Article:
The less said about the weekend sweep at the hands of the Phillies, the better. Tim Hudson came back to earth on Friday night, Buddy Carlyle pitched about how you'd expect a 29-year old AAA pitcher to pitch on Saturday, and Kyle Davies reverted to the form that he shows against pretty much every team other than the Mets on Sunday. Fortunately, Chuck James pitched well yesterday in Milwaukee and got both relief help from Rafael Soriano (who has been an absolute steal) and Bob Wickman and an extremely fortunate line drive right at Scott Thorman to eke out a 2-1 win. The win did little to reduce concerns about the team's slumping offense, which has produced 17 runs in the last six games. Over that stretch, the Braves are 2-4 and their two wins have both been 2-1 nailbiters. Chipper Jones's absence is quite noticeable.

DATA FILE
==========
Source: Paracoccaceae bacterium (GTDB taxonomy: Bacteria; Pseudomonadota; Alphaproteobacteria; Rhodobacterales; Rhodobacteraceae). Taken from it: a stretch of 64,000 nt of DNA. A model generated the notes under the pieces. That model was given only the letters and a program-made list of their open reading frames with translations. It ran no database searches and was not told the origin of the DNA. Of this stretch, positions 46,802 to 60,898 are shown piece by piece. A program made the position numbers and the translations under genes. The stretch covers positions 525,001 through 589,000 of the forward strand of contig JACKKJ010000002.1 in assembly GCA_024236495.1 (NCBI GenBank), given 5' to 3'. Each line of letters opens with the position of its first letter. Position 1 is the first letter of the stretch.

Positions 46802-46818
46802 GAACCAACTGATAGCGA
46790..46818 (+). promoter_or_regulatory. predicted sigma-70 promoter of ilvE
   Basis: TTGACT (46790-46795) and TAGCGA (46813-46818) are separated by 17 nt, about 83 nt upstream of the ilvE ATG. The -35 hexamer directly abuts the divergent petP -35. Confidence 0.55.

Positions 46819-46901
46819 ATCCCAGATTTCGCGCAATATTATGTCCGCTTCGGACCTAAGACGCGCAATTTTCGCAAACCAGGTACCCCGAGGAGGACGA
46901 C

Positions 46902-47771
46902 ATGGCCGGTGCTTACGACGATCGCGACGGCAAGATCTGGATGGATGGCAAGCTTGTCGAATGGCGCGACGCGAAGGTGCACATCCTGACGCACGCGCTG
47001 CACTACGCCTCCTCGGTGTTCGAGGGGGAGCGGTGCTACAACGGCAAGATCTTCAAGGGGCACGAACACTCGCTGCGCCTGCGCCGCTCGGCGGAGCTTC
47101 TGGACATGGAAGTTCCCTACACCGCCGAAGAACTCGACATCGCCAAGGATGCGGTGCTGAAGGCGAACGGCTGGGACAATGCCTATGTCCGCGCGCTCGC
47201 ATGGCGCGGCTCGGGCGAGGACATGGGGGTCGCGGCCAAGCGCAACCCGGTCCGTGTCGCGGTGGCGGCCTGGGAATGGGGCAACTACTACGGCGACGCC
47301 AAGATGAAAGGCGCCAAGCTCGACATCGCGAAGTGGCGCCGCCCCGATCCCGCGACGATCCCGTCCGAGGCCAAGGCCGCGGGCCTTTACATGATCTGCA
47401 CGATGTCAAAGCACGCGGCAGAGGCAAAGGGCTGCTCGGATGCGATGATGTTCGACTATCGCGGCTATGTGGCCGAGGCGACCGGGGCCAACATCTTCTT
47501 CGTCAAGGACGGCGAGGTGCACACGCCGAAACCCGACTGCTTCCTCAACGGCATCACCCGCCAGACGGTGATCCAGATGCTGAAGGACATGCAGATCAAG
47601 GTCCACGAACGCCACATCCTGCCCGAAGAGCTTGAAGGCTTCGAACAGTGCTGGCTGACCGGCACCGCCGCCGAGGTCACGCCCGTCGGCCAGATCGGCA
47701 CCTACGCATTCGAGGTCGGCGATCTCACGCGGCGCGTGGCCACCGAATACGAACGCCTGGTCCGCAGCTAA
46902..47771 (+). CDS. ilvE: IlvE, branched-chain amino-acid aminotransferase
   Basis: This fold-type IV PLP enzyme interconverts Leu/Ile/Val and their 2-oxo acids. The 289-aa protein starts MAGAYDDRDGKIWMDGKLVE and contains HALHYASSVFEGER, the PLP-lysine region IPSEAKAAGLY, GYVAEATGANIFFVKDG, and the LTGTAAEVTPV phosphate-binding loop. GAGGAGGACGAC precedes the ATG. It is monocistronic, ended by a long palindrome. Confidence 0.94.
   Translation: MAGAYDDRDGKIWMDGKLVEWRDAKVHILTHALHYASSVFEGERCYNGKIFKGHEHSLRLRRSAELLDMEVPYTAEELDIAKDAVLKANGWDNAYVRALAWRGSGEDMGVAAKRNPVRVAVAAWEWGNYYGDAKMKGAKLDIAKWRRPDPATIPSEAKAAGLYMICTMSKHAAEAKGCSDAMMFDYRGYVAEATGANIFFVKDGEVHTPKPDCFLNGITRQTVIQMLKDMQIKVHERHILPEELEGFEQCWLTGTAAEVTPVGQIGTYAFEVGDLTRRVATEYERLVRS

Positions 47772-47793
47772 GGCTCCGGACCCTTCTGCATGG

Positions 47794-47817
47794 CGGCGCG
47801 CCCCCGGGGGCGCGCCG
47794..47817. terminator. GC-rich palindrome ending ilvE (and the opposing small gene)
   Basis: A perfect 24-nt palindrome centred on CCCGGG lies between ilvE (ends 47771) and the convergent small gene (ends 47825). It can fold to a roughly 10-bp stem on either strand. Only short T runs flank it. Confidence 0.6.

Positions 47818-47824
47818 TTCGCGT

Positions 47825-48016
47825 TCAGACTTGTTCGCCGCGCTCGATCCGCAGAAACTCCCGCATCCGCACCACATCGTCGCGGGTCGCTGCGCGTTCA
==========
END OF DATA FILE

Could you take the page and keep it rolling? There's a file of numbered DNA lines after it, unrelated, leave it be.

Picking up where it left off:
And if the news couldn't get any worse, Mike Gonzalez is out for the rest of this season and a good chunk of next year with a torn elbow ligament. This is something I really don't like about baseball: it seems as if any time a pitcher has any sort of malady, the ultimate diagnosis is beyond the worst-case scenario. Lance Cormier experiences a little tightness in his triceps at the end of spring training and hasn't thrown a pitch for the Braves two months into the season. Mike Gonzalez experiences a drop in velocity and after three MRIs, it turns out that he is out for a year (and with Murphy's Law in full effect for pitchers, we can expect him to return some time in the next decade). And we haven't even mentioned my wife's least-favorite Brave Mike Hampton.
And it's not just Braves fans who get to experience this joy. Imagine being a Yankees fan, watching crappy start after crappy start. Your team calls Phillip Hughes up, he flirts with a non-no in his second start...and then promptly hurts himself and is out until G-d knows when because all pitching injuries have epic recovery times. These injuries highlight just how unnatural the act of pitching really is. They also remind us that John Smoltz is truly Der Übermensch, since he didn't miss a start after dislocating a finger on his pitching hand.